As speakers we give speeches because we want to make an impact on our audiences. In order for this to occur, we need to make sure that they understand why we gave the speech in the first place. Making sure that your next speech has a definite point is a critical part of doing this.

– Dr. Jim Anderson
Blue Elephant Consulting –
Your Source For Real World Public Speaking Skills™

Question For You: What the best way to test your speech to make sure that it has a clear point?

Click here to get automatic updates when The Accidental Communicator Blog is updated.
P.S.: Free subscriptions to The Accidental Communicator Newsletter are now available. Subscribe now: Click Here!
 
Note: What we talked about are advanced speaking skills. If you are just starting out I highly recommend joining Toastmasters in order to get the benefits of public speaking. Look for a Toastmasters club to join in your home town by visiting the web site www.Toastmasters.org. Toastmasters is dedicated to helping their members to understand the importance of public speaking by developing listening skills and getting presentation tips. Toastmasters is how I got started speaking and it can help you also!

What We’ll Be Talking About Next Time

If you ask a professional speaker who knows about the importance of public speaking what the best way to become a better public speaker is, I’d be willing to bet you that they’ll tell you “practice, practice, practice”. Now, that’s all good and such, but we’re living in the 21st Century, if we don’t have a live audience that we can test our ideas out on, shouldn’t there be another way? It turns out that there is – social media.

Be Sociable, Share!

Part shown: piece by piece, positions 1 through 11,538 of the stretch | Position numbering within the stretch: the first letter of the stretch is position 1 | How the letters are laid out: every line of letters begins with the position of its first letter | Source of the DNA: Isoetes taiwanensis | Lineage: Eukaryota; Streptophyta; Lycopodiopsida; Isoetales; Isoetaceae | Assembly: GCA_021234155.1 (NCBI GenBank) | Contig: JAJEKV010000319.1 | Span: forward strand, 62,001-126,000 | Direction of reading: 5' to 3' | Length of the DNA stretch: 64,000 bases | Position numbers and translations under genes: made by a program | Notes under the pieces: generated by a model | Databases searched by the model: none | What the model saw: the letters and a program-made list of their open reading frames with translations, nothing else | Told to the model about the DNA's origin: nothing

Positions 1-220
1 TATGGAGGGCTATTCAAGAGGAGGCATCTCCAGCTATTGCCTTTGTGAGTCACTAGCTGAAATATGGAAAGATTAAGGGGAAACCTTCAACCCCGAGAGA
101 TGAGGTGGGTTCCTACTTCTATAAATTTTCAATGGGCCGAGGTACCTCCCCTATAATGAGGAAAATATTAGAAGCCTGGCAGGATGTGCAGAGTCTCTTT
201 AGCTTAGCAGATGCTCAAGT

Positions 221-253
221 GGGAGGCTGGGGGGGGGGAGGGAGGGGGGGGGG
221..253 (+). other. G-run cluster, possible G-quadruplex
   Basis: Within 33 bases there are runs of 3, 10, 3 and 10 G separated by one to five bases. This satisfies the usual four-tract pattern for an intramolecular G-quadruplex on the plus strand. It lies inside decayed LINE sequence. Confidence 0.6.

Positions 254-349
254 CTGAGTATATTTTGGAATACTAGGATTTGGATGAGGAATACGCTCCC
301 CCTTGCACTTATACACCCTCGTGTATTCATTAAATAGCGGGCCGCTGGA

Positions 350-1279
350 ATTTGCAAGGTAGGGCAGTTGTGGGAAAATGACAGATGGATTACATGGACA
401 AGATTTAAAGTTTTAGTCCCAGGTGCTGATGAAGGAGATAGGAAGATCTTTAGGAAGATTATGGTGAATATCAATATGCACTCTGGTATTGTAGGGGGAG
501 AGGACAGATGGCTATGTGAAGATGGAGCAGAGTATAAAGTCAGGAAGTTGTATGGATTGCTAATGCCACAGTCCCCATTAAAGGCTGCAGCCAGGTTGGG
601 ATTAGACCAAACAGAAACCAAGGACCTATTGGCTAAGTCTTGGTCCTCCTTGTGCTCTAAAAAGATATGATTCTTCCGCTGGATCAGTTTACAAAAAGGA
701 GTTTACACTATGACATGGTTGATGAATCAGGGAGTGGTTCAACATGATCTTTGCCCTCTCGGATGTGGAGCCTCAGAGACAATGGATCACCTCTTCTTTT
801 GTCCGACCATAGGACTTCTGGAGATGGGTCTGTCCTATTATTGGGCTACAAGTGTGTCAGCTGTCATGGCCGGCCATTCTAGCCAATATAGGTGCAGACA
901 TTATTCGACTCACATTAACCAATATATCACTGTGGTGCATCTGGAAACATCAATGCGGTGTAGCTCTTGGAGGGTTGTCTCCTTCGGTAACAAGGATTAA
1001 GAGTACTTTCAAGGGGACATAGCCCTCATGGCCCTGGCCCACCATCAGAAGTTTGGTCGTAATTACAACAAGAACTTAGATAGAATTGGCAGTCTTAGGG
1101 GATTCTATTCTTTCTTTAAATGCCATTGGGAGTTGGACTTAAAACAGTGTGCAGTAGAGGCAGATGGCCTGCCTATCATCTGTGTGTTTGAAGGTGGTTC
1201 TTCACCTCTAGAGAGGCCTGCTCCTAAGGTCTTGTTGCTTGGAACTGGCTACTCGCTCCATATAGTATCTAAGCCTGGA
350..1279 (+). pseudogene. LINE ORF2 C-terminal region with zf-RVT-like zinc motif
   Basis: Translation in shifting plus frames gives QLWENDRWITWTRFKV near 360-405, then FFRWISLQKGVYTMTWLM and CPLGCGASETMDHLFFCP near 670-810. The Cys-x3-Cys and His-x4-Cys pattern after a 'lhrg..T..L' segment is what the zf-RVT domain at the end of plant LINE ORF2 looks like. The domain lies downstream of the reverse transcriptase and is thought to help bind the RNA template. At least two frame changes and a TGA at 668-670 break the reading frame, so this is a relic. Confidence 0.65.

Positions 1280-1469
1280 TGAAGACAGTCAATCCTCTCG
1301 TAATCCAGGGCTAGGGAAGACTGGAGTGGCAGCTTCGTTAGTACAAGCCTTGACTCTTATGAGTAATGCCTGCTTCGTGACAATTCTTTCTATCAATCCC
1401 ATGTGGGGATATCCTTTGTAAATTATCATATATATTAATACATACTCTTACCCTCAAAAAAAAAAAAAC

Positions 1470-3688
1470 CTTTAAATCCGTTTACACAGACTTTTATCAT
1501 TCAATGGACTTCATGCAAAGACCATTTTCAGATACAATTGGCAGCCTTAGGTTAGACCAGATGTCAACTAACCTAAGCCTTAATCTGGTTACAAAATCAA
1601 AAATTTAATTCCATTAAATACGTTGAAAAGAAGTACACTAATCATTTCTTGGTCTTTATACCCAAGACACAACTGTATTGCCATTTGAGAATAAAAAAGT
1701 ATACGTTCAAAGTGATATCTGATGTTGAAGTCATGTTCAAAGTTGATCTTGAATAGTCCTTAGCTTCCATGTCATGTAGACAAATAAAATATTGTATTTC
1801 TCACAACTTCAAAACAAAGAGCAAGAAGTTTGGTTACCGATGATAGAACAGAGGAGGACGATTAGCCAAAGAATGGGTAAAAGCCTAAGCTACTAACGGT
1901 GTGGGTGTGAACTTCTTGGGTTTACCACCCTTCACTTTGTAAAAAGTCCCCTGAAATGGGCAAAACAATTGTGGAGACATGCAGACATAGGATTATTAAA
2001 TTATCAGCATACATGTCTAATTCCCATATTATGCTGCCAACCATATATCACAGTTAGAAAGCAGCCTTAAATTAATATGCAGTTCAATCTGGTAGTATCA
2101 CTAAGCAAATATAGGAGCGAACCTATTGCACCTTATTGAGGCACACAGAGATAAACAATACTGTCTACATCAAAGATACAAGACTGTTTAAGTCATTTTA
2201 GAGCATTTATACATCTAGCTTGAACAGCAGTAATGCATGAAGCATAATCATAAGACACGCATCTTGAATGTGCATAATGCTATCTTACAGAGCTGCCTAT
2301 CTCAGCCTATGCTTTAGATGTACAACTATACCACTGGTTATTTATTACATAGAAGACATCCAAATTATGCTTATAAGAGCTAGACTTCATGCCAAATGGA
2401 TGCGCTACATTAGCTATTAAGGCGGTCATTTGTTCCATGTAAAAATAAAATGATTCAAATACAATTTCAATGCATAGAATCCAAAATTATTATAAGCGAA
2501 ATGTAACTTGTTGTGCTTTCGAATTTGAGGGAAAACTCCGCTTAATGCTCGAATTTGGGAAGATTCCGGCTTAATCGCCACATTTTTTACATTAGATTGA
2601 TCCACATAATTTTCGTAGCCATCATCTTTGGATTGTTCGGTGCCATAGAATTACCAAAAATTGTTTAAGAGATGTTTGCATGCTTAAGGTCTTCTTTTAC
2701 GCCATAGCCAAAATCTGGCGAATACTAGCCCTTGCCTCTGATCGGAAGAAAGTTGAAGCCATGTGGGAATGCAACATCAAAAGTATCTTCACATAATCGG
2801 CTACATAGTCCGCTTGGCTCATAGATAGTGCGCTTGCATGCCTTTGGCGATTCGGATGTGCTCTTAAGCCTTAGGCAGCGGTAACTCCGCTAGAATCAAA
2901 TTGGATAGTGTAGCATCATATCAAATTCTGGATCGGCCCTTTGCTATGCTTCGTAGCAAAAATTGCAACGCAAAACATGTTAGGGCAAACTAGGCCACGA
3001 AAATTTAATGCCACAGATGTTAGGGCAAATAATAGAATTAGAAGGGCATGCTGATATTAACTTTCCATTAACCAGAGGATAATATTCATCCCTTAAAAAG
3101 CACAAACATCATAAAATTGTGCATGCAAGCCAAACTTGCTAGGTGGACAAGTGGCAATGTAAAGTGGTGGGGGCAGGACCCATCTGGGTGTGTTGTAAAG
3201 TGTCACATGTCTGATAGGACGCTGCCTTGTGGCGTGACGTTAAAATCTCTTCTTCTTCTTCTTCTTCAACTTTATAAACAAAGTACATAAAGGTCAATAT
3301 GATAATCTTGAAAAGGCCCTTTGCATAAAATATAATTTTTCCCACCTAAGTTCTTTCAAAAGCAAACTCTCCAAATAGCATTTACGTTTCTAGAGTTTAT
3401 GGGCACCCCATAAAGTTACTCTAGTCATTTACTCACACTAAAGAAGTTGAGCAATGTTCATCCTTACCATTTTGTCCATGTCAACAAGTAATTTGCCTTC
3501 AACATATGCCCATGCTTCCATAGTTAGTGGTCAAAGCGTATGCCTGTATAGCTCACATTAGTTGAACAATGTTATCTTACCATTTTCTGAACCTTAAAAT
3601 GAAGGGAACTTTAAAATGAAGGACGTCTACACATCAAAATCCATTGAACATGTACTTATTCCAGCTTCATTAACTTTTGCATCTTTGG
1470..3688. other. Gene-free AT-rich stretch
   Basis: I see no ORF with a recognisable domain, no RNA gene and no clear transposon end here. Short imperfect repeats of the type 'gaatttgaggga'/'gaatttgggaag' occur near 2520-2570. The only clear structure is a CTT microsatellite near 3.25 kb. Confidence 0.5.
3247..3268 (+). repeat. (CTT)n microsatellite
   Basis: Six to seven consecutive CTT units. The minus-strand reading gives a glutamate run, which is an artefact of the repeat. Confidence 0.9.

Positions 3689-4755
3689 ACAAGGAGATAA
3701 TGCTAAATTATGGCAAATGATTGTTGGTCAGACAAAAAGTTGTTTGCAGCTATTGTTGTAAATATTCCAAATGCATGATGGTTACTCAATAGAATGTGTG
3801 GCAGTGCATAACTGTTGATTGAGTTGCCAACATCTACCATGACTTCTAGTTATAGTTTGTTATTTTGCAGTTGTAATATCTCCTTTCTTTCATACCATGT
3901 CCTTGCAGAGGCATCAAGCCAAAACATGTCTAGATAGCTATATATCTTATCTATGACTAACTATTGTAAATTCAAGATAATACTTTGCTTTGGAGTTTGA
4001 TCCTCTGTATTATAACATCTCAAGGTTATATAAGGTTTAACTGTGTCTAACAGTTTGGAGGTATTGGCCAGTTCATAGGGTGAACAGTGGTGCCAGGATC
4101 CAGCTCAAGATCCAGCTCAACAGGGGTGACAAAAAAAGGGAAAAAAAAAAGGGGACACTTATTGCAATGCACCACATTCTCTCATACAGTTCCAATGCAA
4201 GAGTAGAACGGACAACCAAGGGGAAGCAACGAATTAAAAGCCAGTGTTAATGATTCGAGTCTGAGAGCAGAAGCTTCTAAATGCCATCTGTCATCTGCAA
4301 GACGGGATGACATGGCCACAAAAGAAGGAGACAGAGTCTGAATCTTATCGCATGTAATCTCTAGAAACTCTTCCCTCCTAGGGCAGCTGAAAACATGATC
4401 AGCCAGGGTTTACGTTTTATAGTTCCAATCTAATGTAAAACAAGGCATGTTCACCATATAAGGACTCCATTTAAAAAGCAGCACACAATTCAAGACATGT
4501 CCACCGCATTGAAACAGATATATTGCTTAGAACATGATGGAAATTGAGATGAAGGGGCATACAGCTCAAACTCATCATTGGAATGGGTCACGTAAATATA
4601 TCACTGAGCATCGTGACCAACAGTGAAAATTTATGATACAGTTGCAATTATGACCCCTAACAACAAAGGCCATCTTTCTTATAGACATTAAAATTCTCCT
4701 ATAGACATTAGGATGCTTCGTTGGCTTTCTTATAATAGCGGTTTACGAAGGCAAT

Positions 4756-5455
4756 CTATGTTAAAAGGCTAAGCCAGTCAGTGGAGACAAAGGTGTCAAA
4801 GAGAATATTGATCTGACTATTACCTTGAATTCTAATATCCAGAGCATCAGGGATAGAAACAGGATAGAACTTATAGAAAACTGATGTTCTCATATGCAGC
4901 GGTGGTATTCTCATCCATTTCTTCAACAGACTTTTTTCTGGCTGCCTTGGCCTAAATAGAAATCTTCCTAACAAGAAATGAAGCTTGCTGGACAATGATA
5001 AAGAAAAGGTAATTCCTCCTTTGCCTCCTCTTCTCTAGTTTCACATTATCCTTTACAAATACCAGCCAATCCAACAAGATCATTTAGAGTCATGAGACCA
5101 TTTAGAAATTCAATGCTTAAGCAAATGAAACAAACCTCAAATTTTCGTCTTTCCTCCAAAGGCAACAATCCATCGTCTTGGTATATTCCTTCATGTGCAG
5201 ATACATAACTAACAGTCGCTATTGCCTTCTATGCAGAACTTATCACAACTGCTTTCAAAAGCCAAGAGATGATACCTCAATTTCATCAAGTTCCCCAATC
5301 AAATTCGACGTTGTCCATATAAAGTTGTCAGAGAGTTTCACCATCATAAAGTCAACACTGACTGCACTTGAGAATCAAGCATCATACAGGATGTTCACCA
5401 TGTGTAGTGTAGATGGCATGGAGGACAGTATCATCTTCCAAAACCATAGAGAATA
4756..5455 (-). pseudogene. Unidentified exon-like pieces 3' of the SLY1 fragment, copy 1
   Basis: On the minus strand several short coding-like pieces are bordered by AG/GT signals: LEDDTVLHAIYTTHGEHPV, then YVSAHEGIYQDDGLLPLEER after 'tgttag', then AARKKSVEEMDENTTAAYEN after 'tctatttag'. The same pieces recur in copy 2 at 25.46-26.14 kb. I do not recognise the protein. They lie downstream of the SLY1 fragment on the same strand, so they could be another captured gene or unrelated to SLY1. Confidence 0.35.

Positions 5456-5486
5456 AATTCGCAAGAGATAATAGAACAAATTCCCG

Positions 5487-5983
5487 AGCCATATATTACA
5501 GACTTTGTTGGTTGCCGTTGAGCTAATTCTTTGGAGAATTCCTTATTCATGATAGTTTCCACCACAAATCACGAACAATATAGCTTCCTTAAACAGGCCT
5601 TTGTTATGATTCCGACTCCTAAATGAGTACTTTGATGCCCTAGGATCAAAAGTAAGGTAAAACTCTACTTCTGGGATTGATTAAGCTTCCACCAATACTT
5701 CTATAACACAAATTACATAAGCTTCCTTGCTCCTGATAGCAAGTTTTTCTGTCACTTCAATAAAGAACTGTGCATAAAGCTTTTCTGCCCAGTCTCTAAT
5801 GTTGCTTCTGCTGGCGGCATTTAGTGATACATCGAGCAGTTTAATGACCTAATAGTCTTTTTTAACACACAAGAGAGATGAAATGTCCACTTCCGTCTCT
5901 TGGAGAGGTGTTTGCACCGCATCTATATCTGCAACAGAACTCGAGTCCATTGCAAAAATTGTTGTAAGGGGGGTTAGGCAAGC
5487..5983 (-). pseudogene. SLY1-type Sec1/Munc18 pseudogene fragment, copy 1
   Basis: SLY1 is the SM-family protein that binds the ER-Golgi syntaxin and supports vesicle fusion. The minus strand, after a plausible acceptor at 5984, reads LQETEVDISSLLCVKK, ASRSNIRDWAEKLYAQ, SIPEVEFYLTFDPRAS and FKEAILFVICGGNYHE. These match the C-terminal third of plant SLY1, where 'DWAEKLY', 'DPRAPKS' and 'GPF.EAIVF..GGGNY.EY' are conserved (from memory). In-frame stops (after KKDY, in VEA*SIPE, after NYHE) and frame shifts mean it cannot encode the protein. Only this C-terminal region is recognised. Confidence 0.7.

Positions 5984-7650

{ 3 comments… read them below or add one }

Rob Biesenbach January 28, 2014 at 10:26 am

Great post, Jim! I find that in any kind of writing, people are often at a loss when it comes to the conclusion, and they end up just repeating what they wrote or said—as opposed to taking the argument to the next level. Love the idea of starting by composing the conclusion!

Reply

drjim January 31, 2014 at 8:02 am

Rob: Thanks! What is interesting is that if this is not the way that you generally create a speech, it can be quite a challenge to start at the back and work your way forwards. However, the results make it well worth the effort!

Reply

Ian March 2, 2014 at 2:03 am

“As speakers we have an unwritten agreement with our audience. They agree to sit through our speech and we agree to make sure that our speech has a point to it.”

Yes, there is a bit of a sacred trust between speaker and audience, and all too often it’s the speaker who fails on their end of the bargain. First thing you say, last thing you say, and your message in the form of a foundational phrase – these are the bits that in my experience are most likely to stick with our audience.

Perhaps the main reason why many speakers fail to get to the point is because they never stopped to fully articulate their point before they began the speech crafting process. Beginning with the end in mind is a great way to make sure that your speech has a point (and that you get to it)

Ian

Reply

Leave a Comment

Previous post:

Next post: